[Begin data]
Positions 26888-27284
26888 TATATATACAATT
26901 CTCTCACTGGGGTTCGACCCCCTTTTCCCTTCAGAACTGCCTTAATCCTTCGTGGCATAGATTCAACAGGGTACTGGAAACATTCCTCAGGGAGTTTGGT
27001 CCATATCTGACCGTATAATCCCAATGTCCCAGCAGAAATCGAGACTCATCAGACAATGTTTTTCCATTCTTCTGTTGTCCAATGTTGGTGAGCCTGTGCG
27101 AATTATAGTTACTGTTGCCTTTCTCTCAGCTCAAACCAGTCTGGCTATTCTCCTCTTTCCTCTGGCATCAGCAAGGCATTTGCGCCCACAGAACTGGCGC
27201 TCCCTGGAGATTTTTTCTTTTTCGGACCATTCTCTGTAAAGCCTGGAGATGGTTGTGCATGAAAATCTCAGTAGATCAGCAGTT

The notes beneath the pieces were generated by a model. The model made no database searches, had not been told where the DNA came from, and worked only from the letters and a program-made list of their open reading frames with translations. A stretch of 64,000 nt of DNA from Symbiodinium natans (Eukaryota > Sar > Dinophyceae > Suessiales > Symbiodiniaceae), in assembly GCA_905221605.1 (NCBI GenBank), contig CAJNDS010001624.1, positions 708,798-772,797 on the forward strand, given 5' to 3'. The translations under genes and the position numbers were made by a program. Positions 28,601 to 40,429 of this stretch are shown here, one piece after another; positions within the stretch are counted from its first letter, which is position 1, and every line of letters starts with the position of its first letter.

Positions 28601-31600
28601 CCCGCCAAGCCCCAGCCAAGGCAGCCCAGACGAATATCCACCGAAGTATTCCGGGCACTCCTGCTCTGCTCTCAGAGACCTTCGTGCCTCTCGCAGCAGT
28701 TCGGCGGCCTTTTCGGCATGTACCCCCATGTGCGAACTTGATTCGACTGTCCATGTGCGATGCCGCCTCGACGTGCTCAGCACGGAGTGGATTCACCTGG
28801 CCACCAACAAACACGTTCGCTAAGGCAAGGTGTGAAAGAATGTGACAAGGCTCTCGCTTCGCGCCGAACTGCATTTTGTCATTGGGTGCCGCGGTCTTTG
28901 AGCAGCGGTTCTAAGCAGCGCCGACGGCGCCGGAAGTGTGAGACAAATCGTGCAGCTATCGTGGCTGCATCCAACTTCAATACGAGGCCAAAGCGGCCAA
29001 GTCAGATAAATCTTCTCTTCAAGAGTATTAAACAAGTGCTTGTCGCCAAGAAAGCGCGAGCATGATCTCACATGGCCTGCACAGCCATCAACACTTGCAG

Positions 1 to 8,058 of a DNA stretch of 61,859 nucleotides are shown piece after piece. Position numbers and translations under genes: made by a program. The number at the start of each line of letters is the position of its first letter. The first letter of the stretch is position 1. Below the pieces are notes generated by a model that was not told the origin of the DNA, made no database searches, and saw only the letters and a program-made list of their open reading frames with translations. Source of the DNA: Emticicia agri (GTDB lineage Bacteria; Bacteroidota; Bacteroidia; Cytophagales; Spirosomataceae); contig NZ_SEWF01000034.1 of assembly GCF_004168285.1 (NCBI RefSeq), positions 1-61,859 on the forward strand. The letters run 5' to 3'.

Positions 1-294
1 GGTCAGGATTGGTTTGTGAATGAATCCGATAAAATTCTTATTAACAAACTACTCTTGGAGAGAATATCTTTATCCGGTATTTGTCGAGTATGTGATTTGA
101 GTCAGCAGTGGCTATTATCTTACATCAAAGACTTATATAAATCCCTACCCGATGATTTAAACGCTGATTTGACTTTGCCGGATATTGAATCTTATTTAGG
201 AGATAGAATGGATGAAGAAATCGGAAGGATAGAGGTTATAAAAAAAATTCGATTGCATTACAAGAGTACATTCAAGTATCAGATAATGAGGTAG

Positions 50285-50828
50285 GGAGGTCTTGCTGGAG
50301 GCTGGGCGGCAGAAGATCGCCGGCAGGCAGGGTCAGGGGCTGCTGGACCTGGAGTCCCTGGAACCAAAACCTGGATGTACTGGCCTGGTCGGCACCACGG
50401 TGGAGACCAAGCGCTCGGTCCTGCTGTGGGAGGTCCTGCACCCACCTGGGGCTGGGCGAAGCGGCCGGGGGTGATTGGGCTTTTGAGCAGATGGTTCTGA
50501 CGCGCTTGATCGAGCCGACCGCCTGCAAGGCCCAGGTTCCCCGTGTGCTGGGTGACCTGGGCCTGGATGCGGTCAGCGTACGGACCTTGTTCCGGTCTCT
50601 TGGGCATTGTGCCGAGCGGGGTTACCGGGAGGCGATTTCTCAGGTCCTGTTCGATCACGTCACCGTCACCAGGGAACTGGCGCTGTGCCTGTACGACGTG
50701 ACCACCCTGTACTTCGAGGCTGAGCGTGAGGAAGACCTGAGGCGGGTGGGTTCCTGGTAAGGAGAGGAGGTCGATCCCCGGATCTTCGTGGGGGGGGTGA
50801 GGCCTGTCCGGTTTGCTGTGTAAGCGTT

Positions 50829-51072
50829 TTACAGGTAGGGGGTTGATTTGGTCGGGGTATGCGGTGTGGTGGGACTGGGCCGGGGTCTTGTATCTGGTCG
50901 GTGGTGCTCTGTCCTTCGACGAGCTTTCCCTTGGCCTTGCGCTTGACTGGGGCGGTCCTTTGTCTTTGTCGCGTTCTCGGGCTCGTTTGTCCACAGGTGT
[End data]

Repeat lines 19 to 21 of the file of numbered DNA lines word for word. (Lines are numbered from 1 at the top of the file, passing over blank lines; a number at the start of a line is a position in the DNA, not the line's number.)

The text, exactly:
Positions 50285-50828
50285 GGAGGTCTTGCTGGAG
50301 GCTGGGCGGCAGAAGATCGCCGGCAGGCAGGGTCAGGGGCTGCTGGACCTGGAGTCCCTGGAACCAAAACCTGGATGTACTGGCCTGGTCGGCACCACGG